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Supernovae: Superheroes of the universe

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If you have a question about this talk, please contact Anna Belcher.

Grab some lunch from the Darwin servery and enjoy an interesting science talk and discussion over lunch (talk starts 13.10, so make sure you're seated by then). Looking forward to seeing you there.

Supernovae – the explosions of stars – are one of the brightest phenomena in the Universe. In my talk, based on my recent book on the subject, I will describe how supernovae have been observed around the world for nearly 2,000 years and how they are observed today. I will briefly describe the physics of these explosions and then showcase some of the many roles they play in the Universe. These include creating black holes, synthesizing and spreading the elements that make up our bodies, and even shaping galaxies. Finally, I will show how astronomers use supernovae as experimental tools to study dark matter and dark energy, two of the most mysterious phenomena in contemporary physics.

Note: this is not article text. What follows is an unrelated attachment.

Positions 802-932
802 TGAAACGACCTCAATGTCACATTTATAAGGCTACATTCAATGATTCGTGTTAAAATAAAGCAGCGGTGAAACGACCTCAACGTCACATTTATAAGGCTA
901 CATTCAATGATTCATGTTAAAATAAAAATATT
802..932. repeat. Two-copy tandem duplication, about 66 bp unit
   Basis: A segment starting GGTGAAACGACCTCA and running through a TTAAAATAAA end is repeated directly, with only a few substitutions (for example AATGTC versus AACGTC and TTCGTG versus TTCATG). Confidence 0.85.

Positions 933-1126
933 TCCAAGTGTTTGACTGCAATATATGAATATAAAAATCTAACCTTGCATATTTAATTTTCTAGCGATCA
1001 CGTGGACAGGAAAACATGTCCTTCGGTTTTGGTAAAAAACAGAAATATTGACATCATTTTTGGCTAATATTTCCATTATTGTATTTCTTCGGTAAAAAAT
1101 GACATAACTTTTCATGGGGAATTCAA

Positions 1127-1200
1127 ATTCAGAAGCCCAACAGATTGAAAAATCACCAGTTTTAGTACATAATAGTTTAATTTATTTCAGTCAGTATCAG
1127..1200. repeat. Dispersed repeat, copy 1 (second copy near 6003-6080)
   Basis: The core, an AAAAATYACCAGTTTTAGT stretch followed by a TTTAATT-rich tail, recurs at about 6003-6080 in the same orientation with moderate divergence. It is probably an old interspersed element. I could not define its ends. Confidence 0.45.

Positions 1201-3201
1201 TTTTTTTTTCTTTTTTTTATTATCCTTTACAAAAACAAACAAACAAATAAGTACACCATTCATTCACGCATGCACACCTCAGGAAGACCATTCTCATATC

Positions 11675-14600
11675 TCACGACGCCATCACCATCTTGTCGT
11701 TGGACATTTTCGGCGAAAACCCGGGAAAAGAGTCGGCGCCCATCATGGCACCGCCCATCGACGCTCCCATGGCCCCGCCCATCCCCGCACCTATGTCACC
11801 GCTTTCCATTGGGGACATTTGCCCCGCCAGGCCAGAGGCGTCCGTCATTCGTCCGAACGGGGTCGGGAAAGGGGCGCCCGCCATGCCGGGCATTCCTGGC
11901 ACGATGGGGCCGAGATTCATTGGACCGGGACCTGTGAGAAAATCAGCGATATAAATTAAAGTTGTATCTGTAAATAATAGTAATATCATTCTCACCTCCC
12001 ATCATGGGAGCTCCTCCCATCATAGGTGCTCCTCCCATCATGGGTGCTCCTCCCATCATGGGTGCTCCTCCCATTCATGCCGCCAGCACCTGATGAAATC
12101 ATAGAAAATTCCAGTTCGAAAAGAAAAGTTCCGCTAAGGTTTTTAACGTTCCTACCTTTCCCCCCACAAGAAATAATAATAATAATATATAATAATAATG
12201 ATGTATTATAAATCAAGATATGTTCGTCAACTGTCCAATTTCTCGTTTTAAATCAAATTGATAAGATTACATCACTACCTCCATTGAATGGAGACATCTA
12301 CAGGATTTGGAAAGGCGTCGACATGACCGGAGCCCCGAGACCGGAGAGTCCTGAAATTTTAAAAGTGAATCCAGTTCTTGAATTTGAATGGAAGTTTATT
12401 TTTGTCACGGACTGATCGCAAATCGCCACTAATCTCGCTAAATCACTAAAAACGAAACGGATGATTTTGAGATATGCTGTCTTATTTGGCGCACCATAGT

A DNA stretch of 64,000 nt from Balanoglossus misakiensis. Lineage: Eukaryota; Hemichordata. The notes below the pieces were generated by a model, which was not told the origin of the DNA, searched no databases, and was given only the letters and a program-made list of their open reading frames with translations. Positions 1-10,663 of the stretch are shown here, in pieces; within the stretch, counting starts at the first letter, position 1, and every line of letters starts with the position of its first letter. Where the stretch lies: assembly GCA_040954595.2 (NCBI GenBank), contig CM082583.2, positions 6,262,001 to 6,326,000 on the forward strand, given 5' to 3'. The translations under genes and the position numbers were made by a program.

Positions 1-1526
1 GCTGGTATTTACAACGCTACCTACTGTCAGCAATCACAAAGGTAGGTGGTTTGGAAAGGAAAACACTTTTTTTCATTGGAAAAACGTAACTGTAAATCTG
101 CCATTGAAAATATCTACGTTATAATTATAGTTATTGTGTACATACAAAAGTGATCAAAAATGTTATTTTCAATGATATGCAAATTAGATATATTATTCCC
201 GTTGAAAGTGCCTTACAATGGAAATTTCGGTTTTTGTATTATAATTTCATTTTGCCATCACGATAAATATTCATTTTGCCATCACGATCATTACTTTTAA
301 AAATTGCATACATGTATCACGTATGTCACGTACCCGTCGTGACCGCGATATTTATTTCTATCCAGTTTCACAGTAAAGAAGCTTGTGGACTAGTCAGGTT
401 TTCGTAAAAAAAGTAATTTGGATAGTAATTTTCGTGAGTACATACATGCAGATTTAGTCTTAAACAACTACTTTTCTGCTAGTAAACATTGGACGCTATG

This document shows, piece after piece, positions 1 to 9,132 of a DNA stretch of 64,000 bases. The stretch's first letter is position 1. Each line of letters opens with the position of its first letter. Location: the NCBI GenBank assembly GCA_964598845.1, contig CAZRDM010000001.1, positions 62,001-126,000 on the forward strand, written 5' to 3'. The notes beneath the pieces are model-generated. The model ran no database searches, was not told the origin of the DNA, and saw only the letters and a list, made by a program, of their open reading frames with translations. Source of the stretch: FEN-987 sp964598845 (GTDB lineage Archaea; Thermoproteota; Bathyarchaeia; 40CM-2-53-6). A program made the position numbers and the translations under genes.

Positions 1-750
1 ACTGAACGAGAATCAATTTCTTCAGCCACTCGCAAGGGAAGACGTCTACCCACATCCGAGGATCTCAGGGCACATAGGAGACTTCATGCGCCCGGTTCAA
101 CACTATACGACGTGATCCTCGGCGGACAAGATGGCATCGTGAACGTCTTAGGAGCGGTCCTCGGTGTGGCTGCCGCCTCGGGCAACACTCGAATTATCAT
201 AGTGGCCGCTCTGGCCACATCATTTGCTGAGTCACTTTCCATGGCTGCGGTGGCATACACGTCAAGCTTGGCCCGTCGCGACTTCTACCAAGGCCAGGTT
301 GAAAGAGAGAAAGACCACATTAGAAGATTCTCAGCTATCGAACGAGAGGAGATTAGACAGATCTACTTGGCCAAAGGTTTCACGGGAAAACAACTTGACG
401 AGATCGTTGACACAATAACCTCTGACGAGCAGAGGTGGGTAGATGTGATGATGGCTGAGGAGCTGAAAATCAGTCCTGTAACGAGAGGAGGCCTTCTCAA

This talk is part of the Darwin College Science Seminars series.

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